Feeds:
Posts
Comments

Posts Tagged ‘poetic book tours’

Today I have the pleasure of welcoming AE Hines to the blog to share a poem from his new collection, Any Dumb Animal, and a little about its inspiration. Please give him a warm welcome.

My Father’s Son

If my father was ever tender, I don’t remember.
By the time I could forge memories, he’d grown
hard, cold like the hood of his Pontiac
on a January morning. Surely he must have changed
my diaper or offered me a bottle when my mother’s milk
ran dry. Held me when I cried.

Biology has blessed us with the strongest recollection
for what to avoid, so I don’t know if he ever lifted
my little body to the sky, or carried me on his shoulders.
Instead I’m left with random sensations — the burn
of the electric fence on my uncle’s farm,
how my father told me to grab hold of the naked wire,
so that I might remember, he said, so that I could learn.

I can still make out my uncle’s orchard, the sun glinting
off the silver leaves, but not the first time I crushed
a grape between my teeth or tasted the juices straight
from my fingers. Perhaps there’s simply too much good
to remember, too little space in our brains to hold
both the good and bad.

When I was sixteen, overtaken by desire, I first
understood what my father thought of me.
He said the saddest son-of-a-bitch he ever knew
lived out in the woods with a daughter who longed
to be a son, and a son who chased every boy in town.

It was the same year he left our family, the year
I discovered in his belongings a picture he had taken
of me when I was four. All cherub smile, the sun ablaze
in my hair — a photo he must have treasured
since he said he’d kill me before he let me have it.

Which is really something when you think about it —
the memory of the boy he had seen through the lens
so much better than the real thing standing
right there before him.

AE Hines

On “My Father’s Son”

Like much of the collection, this poem explores human relationships through the faulty lens of memory and one’s own personal history. “My Father’s Son,” did originate from actual incidents in childhood, just as the narrative describes. But as I explored these memories, I found myself more interested in what wasn’t there, particularly in relation to my own father. Surely, there were moments of tenderness hidden in there, even if obscured by time and the grooves that trauma and conflict etch into our brains. I wanted a true and compassionate rendering, but there were holes. Those gaps became an organizing theme for the piece. Interestingly, my own son is the same age as the speaker at the end of this poem, and I am roughly the same age as the father. I can’t help but wonder what, in thirty or forty years, my son will remember most about his childhood, particularly in relation to me. So many of our memories seem colored by what we want to see, what we wish was there, in a sort of magical thinking that people and circumstances – even in the past – will conform to our demands. The father at the end of this poem seems unable to see his own son, as he is, standing right there. Instead, he prefers the memory (symbolized by a picture) he has created in his mind of who he had hoped his son would be. I only hope I’ve done better than this as a father, myself. Time, as they say, will tell. Or, it won’t. That’s the thing, isn’t it?  This poem is an acknowledgment that none of us has the full story. Human memory is there for our evolutionary survival, not our pleasure. And every story we tell ourselves about our past is, at least partially, a lie.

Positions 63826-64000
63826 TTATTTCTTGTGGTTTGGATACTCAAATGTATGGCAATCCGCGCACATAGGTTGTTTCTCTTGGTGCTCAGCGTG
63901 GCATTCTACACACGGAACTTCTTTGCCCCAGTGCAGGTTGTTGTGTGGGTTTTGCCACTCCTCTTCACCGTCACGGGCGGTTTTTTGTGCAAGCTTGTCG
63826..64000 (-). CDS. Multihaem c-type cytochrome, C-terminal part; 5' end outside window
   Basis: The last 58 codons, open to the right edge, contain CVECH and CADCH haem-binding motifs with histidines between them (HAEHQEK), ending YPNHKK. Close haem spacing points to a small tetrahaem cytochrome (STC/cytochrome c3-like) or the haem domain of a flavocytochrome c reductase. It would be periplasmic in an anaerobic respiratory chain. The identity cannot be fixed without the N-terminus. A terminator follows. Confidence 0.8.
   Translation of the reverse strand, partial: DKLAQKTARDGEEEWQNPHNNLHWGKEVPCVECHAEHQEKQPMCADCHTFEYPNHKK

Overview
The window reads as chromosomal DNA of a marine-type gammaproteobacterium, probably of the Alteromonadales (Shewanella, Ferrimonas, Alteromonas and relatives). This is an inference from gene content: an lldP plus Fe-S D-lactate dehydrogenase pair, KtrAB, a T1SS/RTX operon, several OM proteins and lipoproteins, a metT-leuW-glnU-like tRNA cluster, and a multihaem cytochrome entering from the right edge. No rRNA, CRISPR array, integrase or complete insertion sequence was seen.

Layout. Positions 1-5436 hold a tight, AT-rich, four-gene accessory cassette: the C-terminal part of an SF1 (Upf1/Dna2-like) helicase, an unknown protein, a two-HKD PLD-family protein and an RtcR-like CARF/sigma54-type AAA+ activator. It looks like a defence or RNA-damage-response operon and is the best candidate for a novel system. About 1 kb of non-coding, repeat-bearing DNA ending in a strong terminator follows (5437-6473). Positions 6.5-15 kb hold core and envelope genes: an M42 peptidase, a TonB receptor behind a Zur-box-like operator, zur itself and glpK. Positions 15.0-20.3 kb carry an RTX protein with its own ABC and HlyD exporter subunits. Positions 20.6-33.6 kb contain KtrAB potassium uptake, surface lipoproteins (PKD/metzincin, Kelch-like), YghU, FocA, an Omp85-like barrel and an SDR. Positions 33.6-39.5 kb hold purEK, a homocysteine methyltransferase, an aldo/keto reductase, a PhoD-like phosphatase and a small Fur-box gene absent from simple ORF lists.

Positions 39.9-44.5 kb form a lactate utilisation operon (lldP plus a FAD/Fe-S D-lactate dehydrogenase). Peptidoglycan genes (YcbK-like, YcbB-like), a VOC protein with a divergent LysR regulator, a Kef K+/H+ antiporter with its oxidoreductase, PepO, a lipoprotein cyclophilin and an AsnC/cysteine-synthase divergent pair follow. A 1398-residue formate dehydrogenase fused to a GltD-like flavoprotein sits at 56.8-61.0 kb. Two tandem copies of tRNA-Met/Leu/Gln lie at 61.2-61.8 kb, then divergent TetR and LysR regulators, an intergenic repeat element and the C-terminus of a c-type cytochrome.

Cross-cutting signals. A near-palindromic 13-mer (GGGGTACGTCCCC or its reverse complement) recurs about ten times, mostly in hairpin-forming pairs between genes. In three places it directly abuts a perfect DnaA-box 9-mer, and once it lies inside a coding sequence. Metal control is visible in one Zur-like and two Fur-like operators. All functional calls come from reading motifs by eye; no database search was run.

Thank you so much for being my guest today and sharing your work with my readers. Congratulations on your new release!

For more on Any Dumb Animal, and to follow the blog tour, please click the button below.

Read Full Post »

Coming in Fall 2021

Any Dumb Animal (Main Street Rag, 2021), the debut poetry collection by AE Hines, presents a memoir-in-verse as told by a gay man raised in the rural South who comes of age during the AIDS crisis. Flashing back and forth in time, a cast of recurring characters and circumstances are woven into a rich tale of survival and redemption, exploring one man’s life as a queer son, father, and husband, over a span of more than thirty years.

Preorder at Main Street Rag


Early reviews

“This compellingly candid work speaks the language of
courage, of breath-taking transcendence. Finely crafted, it is a
remarkable debut collection. Take note, world: a powerful
lyric poet has emerged. Take note and rejoice!” ~ Paulann
Petersen, Oregon Poet Laureate Emerita

“I was amazed over and over at the bravery of these poems,
never shying from the difficult moments in life, and all the
while staying true to the clear-eyed, fearless vision of their
author.” ~ James Crews, Editor of How to Love the World:
Poems of Gratitude and Hope

“With a strong gift for storytelling and an eye attuned to
detail, Hines ultimately shows us the beauty and knowledge
made of experience.” ~Richie Hofmann, Author of Second
Empire


Read Full Post »

Hello, friends! My guest today is Ren Powell, who is here to share a poem from her new collection, Impermanence, and a little about how it came to be. Please give her a warm welcome!


This/that now has already
flowed like a river around your waist
and into your hands
– you caught what you could and braided it

like water flowing into the patterns
     of fish bones
like mycelium routing nitrogen
     favoring a sapling

you created one identifiable
                    X
from the infinite possibilities